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U.S. health system ranks last overall

Article

The United States ranks last overall compared to six other industrialized countries on measures of health system performance in five areas, including quality and efficiency.

The United States ranks last overall compared to six other industrialized countries-Australia, Canada, Germany, the Netherlands, New Zealand, and the United Kingdom-on measures of health system performance in five areas: quality, efficiency, access to care, equity, and the ability to lead long, healthy, productive lives, according to a Commonwealth Fund report.

The United States ranks last in value despite spending $7,290 per capita on healthcare in 2007 compared to the $3,837 spent per capita in the Netherlands, which ranked first overall, according to the report.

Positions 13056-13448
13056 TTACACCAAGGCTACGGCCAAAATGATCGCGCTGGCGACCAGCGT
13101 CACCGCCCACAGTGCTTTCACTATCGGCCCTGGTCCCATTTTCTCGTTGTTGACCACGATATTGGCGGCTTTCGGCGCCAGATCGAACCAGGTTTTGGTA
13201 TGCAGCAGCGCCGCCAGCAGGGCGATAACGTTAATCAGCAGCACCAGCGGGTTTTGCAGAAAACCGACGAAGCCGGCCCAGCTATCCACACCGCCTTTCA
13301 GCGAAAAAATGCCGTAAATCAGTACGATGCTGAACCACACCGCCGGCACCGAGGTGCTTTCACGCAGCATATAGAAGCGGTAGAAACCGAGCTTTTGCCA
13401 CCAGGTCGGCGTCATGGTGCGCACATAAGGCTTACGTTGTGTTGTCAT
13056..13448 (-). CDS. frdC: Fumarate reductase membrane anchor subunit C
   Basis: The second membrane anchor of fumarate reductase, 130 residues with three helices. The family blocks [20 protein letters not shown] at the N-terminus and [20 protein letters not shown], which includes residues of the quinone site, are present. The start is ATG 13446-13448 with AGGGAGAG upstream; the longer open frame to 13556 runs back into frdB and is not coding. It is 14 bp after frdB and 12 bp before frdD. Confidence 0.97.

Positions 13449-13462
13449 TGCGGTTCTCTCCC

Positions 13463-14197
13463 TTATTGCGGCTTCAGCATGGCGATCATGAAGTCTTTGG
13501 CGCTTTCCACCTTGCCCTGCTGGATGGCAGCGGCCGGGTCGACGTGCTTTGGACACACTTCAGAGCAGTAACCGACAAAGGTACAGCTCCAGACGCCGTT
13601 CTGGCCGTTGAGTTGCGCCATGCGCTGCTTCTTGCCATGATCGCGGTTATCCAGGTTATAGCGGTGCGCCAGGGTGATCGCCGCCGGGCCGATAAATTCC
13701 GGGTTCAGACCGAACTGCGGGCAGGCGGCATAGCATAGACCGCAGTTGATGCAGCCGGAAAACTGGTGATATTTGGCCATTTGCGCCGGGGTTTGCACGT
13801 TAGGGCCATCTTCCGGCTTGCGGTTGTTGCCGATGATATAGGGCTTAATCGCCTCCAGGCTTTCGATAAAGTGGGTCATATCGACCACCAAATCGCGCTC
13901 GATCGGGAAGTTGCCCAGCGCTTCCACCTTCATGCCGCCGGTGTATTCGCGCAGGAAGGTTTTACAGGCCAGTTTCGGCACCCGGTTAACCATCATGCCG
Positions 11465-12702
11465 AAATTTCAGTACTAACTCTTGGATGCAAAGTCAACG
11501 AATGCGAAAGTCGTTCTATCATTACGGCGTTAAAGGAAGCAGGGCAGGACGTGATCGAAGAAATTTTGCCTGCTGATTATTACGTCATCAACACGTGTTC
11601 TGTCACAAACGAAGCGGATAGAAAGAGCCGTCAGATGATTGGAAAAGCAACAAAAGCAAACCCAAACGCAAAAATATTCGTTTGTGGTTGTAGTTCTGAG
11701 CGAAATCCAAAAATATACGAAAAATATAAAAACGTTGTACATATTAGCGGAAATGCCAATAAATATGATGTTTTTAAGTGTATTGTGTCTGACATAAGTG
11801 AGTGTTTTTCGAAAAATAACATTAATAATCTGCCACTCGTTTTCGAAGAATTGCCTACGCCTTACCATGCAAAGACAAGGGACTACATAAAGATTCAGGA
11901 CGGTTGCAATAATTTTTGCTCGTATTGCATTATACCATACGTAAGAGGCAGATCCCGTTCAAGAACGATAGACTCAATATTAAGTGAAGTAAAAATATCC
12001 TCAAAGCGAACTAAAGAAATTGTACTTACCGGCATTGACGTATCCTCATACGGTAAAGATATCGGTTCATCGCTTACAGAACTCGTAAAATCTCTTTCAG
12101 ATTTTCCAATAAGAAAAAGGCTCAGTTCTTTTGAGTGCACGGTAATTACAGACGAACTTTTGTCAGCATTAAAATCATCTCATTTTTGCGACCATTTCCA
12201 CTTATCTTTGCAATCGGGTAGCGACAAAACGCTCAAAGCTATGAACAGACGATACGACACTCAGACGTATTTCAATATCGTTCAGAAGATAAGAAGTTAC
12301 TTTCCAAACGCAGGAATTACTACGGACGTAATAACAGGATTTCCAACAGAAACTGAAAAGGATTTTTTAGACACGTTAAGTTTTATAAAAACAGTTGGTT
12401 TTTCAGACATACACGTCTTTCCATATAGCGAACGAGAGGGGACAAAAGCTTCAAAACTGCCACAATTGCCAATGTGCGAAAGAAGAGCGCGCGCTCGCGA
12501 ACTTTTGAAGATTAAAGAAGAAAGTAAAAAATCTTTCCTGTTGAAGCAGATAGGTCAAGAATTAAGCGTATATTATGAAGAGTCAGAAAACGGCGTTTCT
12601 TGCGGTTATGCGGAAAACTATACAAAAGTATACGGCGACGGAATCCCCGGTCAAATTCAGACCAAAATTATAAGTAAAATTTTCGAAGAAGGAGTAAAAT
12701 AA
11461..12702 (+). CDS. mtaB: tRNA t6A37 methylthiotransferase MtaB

On two of four quality measures-effective care and patient-centered care-the United States ranks fourth. However, the United States ranks last when it comes to providing safe care, and next-to-last on coordinated care. American patients with chronic conditions are the most likely to report being given the wrong medication, the wrong dose, and a delayed abnormal test result.

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Jennifer N. Lee, MD, FAAFP
© National Institute for Occupational Safety and Health
© National Institute for Occupational Safety and Health
© National Institute for Occupational Safety and Health
© National Institute for Occupational Safety and Health
© National Institute for Occupational Safety and Health